**Solution**

Suppose Robert is the row player, that is, he plays the rows, and Carol is a column player. If Robert shows a dime and Carol shows a dime, the sum will be less than thirty five cents and Robert will win ten cents. But, if Robert shows a dime and Carol shows a quarter, the sum will not be less than thirty five cents and Carol will win ten cents or Robert will lose ten cents. The following matrix depicts all four cases and their corresponding payoffs for Robert. Remember a negative value is a loss for Robert and a win for Carol.

The best strategy for Robert is to always show a dime because this way the worst he can do is lose ten cents. And, the best strategy for Carol is to always show a quarter because that way the worst she can do is to lose ten cents. If both Robert and Carol play their optimal strategies, Robert will lose ten cents each time. Therefore, the value of the game is negative ten cents.

In the above example, since there is only one fixed optimal strategy for each player, regardless of their opponent's strategy, we say the game possesses a **pure strategy** and is **strictly determined**.

Next, we formulate a method to find the optimal strategy for each player and the value of the game. The method involves considering the worst scenario for each player.

To consider the worst situation, the row player considers the minimum value in each row, and the column player considers the maximum value in each column. Note that the maximum value really represents a minimum value for the column player because the game matrix depicts the payoffs for the row player. We list the method below.

- Put an asterisk(*) next to the minimum entry in each row.
- Put a box around the maximum entry in each column.
- The entry that has both an asterisk and a box represents the value of the game and is called a
**saddle point**. - The row that is associated with the saddle point represents the best strategy for the row player, and the column that is associated with the saddle point represents the best strategy for the column player.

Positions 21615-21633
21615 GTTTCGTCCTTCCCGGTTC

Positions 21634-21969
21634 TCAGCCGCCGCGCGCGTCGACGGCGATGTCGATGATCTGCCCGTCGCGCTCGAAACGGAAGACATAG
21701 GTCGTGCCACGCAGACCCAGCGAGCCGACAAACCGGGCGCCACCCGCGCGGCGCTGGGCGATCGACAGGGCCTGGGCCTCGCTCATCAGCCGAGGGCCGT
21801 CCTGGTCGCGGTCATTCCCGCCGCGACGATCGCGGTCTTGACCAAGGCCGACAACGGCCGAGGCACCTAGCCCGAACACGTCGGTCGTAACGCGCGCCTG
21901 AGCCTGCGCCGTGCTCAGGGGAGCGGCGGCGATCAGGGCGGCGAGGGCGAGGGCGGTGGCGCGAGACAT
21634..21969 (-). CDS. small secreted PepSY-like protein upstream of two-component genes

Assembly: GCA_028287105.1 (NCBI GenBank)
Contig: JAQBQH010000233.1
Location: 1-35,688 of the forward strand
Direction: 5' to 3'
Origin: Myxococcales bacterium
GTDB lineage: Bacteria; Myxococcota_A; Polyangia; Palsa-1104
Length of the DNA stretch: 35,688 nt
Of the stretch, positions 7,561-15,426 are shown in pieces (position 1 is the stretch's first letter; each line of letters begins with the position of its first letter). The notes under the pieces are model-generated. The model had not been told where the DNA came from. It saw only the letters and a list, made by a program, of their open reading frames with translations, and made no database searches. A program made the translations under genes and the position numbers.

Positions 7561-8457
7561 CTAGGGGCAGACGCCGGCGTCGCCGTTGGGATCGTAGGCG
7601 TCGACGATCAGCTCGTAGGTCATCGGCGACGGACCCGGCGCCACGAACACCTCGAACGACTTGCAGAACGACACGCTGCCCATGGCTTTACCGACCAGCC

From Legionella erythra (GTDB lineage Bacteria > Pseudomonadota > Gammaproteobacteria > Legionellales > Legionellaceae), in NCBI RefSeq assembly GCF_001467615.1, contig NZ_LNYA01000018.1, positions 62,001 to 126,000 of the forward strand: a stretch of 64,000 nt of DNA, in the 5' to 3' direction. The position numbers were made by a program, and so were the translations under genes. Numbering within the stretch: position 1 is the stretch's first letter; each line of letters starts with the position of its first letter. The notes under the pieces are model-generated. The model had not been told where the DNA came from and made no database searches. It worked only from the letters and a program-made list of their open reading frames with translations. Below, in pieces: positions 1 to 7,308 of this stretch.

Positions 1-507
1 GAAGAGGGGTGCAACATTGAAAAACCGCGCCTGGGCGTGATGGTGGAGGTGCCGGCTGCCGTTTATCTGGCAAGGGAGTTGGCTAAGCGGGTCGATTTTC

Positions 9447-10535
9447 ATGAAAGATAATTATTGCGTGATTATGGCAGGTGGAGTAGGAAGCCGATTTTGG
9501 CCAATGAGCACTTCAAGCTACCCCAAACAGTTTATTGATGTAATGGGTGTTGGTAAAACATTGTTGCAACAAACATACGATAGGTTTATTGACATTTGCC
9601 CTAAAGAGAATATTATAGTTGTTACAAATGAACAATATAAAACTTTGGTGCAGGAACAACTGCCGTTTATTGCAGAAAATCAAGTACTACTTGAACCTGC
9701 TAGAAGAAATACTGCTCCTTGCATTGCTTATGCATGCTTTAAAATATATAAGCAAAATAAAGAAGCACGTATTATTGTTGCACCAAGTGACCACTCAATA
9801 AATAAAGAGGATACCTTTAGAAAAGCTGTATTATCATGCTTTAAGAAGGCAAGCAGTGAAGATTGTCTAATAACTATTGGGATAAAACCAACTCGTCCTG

- A game matrix can have more than one saddle point, but all saddle points have the same value.
- If no saddle point exists, the game is not strictly determined. Non-strictly determined games are the subject of the next section.

Find the saddle points and optimal strategies for the following game.

**Solution**

We find the saddle point by placing an asterisk next to the minimum entry in each row, and by putting a box around the maximum entry in each column as shown below.

Since the second row, first column entry, which happens to be 10, has both an asterisk and a box, it is a saddle point. This implies that the value of the game is 10, and the optimal strategy for the row player is to always play row 2, and the optimal strategy for the column player is to always play column 1. If both players play their optimal strategies, the row player will win 10 units each time.

The row player's strategy is written as \(\left[\begin{array}{ll}

0 & 1

\end{array}\right]\) indicating that he will play row 1 with a probability of 0 and row 2 with a probability of 1.

Similarly the column player's strategy is written as \(\left[\begin{array}{l}

1 \\

0

\end{array}\right]\) implying that he will play column 1 with a probability of 1, and column 2 with a probability of 0.